In this study, a total number of 110 seismic stations are used (Figure 2). These stations belong to the Japan University Seismic Network, JMA network, Hi-net, and J-array.
3. Results and Resolution Analyses
 The final images of velocity perturbations at each depth are inverted by using the 1-D calculated velocity model (auxiliary material). The Iwate hypocenter is located in a low-Vp, slightly low-Vs and low-σ zone in the upper crust (Figures 3 and 4) , which may indicate the water-injected segment [Takei, 2002] embedded in the high-Vp, high-Vs and low-σ brittle seismogenic layer [e.g., Brace and Kohlstedt, 1980; Sibson, 1992; Wang and Zhao, 2006a]. Most of the Iwate aftershocks occurred within the presumable water-injected zone (Figures 4a and 4b), coinciding with the previous studies on inland earthquakes that the cutoff-depth of the microseismic activity in the crust is located at 10–15 km depth [e.g., Ito, 1999]. Although the Vp image is uncorrelated with the Vs image along the section AB in the epicenter area, similar features of Vp and Vs images are observed in most of the regions surrounding the source area (Figure 4a). Low-Vp (3–6%), low-Vs (4–6%) and high-σ (5–10%) anomalies are clearly imaged under the Iwate hypocenter at depths of 18–40 km that extends laterally 50–80 km (Figures 4a and 4b). The Vp image is well correlated with the Vs image at these depths. Our results of the low-velocity and high-Poisson's ratio anomalies in the crust below the epicenter area are generally consistent with the previous seismic velocity and attenuation results [e.g., Tsumura et al., 2000; Nakajima et al., 2001, Wang and Zhao, 2005; Matsubara et al., 2008] as well as the geoelectricity studies that revealed a high-conductivity layer in the crust under the study area [e.g., Nakazato et al., 2003].
 To evaluate the resolution of the obtained 3-D velocity model, we conducted the checkerboard resolution tests (CRT) in the study region. The CRT results show that the resolution is high at all the depths under the Iwate source area (auxiliary material), suggesting that the velocity anomalies were adequately resolved by the inversion with the present grid spacing. To confirm the reliability of the inverted images, we also examined the ray path distribution in and around the source area. There are numerous rays crisscrossing the source area from earthquakes in the crust and the subducting Pacific slab outside of the Iwate source area (auxiliary material). We also conducted tomographic inversions and synthetic tests with different grid intervals and initial velocity models. Similar features of the velocity and Poisson's ratio anomalies were revealed in the source area by these inversions.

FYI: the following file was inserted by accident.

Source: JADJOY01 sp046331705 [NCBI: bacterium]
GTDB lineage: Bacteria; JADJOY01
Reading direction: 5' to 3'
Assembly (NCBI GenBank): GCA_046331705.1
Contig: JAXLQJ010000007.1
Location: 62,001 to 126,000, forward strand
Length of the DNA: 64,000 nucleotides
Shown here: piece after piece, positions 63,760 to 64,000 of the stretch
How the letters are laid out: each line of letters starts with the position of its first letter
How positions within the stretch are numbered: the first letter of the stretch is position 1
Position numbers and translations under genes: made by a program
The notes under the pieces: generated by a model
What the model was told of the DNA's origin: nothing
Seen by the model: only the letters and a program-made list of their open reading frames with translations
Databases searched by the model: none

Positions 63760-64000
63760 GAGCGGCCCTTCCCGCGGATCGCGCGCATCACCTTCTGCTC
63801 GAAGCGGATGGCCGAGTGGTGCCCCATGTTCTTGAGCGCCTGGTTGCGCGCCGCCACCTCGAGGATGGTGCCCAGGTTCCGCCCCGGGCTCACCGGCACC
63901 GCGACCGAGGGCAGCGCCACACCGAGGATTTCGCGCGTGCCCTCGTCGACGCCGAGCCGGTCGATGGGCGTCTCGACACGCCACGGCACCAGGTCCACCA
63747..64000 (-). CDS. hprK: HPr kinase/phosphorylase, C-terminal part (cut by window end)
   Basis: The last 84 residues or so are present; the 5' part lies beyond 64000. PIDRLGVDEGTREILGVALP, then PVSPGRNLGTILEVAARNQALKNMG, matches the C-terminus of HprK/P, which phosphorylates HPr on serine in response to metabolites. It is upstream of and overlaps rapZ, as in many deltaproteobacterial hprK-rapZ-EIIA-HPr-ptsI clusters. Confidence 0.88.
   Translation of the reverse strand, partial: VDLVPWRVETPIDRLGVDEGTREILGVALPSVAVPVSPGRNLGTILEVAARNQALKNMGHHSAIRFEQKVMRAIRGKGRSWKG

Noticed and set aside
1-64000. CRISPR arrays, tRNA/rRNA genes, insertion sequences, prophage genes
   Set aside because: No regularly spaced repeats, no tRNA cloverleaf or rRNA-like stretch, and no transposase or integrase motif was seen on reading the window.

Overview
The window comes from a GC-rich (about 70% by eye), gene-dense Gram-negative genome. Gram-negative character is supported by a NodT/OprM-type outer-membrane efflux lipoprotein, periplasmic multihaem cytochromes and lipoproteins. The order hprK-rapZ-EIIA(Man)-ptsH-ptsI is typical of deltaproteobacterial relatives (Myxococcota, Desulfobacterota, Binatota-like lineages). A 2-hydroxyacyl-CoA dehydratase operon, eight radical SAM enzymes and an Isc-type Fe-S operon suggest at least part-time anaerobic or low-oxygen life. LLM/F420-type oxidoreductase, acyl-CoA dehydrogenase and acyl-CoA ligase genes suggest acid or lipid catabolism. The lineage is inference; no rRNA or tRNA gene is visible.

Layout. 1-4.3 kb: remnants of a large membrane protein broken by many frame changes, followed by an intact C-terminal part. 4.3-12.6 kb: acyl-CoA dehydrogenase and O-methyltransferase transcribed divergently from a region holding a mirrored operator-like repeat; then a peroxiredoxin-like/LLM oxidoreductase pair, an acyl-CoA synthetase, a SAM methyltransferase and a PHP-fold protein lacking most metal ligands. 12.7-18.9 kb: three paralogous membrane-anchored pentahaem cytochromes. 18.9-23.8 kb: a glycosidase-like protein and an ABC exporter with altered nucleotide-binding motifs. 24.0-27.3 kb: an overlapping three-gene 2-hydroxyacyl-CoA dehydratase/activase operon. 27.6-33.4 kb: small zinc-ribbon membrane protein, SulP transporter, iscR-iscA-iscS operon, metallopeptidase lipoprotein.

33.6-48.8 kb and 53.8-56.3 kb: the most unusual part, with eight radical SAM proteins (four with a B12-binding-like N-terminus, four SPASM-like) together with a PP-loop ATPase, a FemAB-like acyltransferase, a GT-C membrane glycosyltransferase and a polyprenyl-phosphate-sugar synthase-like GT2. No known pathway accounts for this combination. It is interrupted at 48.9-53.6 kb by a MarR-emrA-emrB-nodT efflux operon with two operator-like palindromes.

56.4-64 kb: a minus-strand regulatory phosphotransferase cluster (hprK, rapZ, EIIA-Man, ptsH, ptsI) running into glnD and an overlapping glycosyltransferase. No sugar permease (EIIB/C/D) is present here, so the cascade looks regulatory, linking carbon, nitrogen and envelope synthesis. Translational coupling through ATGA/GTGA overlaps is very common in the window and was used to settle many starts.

Many researchers have suggested that fluids occur widely in the crust and uppermost mantle in subduction zones [e.g., Peacock, 1990; Iwamori, 1998; Nakajima et al., 2001; Nakajima and Hasegawa, 2003; Zhao et al., 2002; Wang and Zhao, 2006b, 2006c]. There are two possible origins of fluids in the crust and uppermost mantle below the 2008 Iwate hypocenter. One is shallow origin such as meteoric water, pore fluids and mineral dehydration in the crust [e.g., Kerrich et al., 1984]. The other is deep origin such as dehydration of the subducting oceanic plate [Zhao et al., 1992, 1996; Wang and Zhao, 2005, 2006a, 2006b, 2006c]. High-resistivity anomaly in upper crust and low-resistivity anomaly in lower crust were revealed in northeast Japan [Mitsuhata et al., 2001; Nakazato et al., 2003], which coincides grossly with the features of the velocity and Poisson's ratio anomalies in the crust revealed by this study. They suggested that the low-resistivity zone at depths below 15 km in the crust can be attributed to fluids. Our seismic images indicate that the low-velocity and high Poisson's ratio anomalies below the Iwate mainshock hypocenter are closely related to the Pacific slab subduction (Figure 4c). In views of the significant Vp and Vs reductions, high Poisson's ratio, and their correlation with a layer of high conductivity in the crust [e.g., Mitsuhata et al., 2001], we consider that the low velocity and high Poisson's ratio features are mainly attributed to fluids associated with dehydration of the subducting Pacific slab.